Brier Dudley, a technology columnist at the Seattle Times, discusses privacy concerns about fitness devices that gather data about individuals’ health:
Outrage over NSA spying on Americans is nothing compared to how people may react to the upcoming collision with wearable computing, medical privacy and new insurance rules.
You donâ€™t need leaked documents to see it coming, though it took me awhile to connect the dots after seeing the bewildering array of new health and fitness-tracking gadgets shown at last monthâ€™s Consumer Electronics Show.
The show was seen as a turning point for â€œwearables,â€ including watches, wristbands, headsets and other gadgets. The most popular wearables monitor physical activity and connect wirelessly to phones, which may then upload the data to online services. […]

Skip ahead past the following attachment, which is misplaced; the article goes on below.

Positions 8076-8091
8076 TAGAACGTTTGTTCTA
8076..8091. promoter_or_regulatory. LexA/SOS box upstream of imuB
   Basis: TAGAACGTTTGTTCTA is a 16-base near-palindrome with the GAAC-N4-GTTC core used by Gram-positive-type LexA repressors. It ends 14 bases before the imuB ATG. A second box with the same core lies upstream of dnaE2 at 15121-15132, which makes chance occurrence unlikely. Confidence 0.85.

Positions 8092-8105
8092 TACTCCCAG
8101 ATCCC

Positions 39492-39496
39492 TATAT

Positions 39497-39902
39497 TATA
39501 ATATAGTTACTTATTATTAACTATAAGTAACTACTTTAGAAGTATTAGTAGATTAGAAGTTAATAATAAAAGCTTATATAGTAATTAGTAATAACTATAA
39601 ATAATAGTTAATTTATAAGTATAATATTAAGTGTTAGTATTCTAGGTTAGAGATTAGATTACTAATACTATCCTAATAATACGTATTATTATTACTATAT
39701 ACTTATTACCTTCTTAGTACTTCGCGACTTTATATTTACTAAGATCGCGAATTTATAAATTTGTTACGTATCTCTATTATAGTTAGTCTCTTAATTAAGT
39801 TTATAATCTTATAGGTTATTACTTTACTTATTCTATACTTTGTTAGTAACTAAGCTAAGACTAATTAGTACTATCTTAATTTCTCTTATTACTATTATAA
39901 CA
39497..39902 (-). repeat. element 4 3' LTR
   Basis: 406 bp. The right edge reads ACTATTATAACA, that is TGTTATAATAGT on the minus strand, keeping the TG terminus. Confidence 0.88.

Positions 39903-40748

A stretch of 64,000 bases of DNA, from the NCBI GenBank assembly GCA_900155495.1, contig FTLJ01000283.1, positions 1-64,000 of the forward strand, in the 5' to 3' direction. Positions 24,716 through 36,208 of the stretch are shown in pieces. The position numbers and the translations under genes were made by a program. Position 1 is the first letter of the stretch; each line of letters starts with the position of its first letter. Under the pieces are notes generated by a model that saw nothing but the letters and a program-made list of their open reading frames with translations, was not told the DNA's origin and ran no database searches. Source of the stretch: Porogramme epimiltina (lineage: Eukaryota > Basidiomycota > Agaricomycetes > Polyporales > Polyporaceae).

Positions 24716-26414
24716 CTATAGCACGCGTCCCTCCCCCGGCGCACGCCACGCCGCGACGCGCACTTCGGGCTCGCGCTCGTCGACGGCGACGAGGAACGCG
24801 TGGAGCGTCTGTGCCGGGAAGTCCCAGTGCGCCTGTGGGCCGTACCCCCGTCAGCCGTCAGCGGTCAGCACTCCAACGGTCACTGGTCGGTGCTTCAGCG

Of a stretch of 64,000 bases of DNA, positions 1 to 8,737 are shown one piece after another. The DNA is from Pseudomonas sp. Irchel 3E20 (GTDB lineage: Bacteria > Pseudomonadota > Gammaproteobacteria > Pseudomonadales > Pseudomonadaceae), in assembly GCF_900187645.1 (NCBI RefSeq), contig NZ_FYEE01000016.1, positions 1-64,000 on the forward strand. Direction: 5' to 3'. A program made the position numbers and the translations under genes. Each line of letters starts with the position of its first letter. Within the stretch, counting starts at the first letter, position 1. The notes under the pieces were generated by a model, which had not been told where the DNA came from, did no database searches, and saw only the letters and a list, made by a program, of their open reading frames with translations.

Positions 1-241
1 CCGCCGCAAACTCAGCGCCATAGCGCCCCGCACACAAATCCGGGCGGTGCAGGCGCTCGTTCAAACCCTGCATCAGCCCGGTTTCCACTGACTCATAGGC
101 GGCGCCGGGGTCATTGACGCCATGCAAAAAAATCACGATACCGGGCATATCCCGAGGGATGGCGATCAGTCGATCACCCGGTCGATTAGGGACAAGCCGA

Not everyone wants to have a little computer on the wrist or head keeping track of what a wearer does around the clock. But I wonder if they wonâ€™t have much choice in the future, under new insurance laws that invite companies to scrutinize and monitor their employeesâ€™ health and fitness. […]
A 2013 survey by Aon Hewitt consulting found that motivating employees to change health behaviors is a â€œsignificant focusâ€ over the next three to five years at 69 percent of employers. […]
I suggest regulators go a step further and issue privacy guidelines for wellness programs, health apps and wearable devices that may share data with insurers and employers.